In honor of Bike to Work week, we’re featuring one aspect of bicycle art per day. Check back regularly for homages to Cyclecide, Bicycle Porn, the Bicycle Film Festival, and more. By Molly Freedenberg
de rail leur [di-rey-ler]. noun:
1. a gear shifting mechanism on a bicycle that shifts the drive chain from one sprocket wheel to another
2. a Bay Area-based group of badass girls who dance on, with, and about bikes
The Derailleurs. Clockwise from left: Agents Contrary, Flux, Chaos (Eliza Strack), Joke Star, Agitator, Verve (Hollis Hawthorne), Take the Lane, DoubleOO, and Edge. Photo by Alicia Sangiuliano.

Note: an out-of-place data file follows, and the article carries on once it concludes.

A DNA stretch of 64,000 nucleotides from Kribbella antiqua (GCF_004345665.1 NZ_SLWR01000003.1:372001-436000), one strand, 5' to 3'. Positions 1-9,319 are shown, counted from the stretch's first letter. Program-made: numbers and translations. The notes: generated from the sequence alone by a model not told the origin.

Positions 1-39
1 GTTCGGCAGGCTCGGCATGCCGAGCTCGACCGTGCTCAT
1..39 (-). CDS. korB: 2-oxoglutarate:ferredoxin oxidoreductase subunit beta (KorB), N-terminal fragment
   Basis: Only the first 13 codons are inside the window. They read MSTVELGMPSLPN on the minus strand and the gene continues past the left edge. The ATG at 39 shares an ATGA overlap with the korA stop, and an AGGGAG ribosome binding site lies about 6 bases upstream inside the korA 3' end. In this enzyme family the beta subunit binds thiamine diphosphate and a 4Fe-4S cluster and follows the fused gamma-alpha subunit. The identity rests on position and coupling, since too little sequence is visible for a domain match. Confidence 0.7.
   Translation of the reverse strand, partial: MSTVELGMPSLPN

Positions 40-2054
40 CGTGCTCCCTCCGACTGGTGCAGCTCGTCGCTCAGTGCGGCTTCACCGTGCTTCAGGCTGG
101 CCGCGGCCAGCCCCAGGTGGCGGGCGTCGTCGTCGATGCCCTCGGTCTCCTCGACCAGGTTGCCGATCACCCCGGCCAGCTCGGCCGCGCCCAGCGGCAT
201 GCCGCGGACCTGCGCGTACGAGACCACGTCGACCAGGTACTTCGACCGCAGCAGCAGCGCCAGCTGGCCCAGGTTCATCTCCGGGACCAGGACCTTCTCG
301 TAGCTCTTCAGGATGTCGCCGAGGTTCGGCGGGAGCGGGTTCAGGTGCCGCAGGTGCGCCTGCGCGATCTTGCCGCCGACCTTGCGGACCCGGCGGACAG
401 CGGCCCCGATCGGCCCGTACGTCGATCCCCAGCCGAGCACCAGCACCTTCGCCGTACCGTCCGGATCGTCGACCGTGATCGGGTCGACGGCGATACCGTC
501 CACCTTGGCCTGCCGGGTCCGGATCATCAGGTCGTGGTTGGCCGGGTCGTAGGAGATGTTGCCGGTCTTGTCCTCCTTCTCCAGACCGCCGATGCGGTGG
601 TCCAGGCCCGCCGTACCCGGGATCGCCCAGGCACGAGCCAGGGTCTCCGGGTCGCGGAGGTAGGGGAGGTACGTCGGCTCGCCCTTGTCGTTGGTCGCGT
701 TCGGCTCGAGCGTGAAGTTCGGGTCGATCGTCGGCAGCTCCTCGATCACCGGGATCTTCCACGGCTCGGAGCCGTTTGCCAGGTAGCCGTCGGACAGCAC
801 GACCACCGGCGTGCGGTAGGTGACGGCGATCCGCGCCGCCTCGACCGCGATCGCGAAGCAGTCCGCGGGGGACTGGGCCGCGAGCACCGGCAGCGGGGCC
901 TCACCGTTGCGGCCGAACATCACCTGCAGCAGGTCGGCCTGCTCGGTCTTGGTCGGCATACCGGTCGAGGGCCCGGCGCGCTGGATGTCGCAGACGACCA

Perhaps my favorite development in the world of bicycle art is bike dance, the strange and beautiful hybrid between high school drill team and BMX bike crew.
It all started – in its current form, at least – with the Sprockettes, who formed almost six years ago in Portland. A group of bold, fun-loving ladies donned pink and black outfits and performed synchronized dance and bike tricks at the Multnomah Bike Fair, a one-time show that was so popular, it not only grew into a regularly-performing dance troupe, but spawned a bona fide movement.
Inspired by the Sprockettes, bike enthusiasts in other cities began to form their own troupes, each choosing their own “power colors” and establishing unique identities with their own combination of synchronized moves, bike tricks, acrobatics, and fire. (Check out a full description of the history of bike dance here.)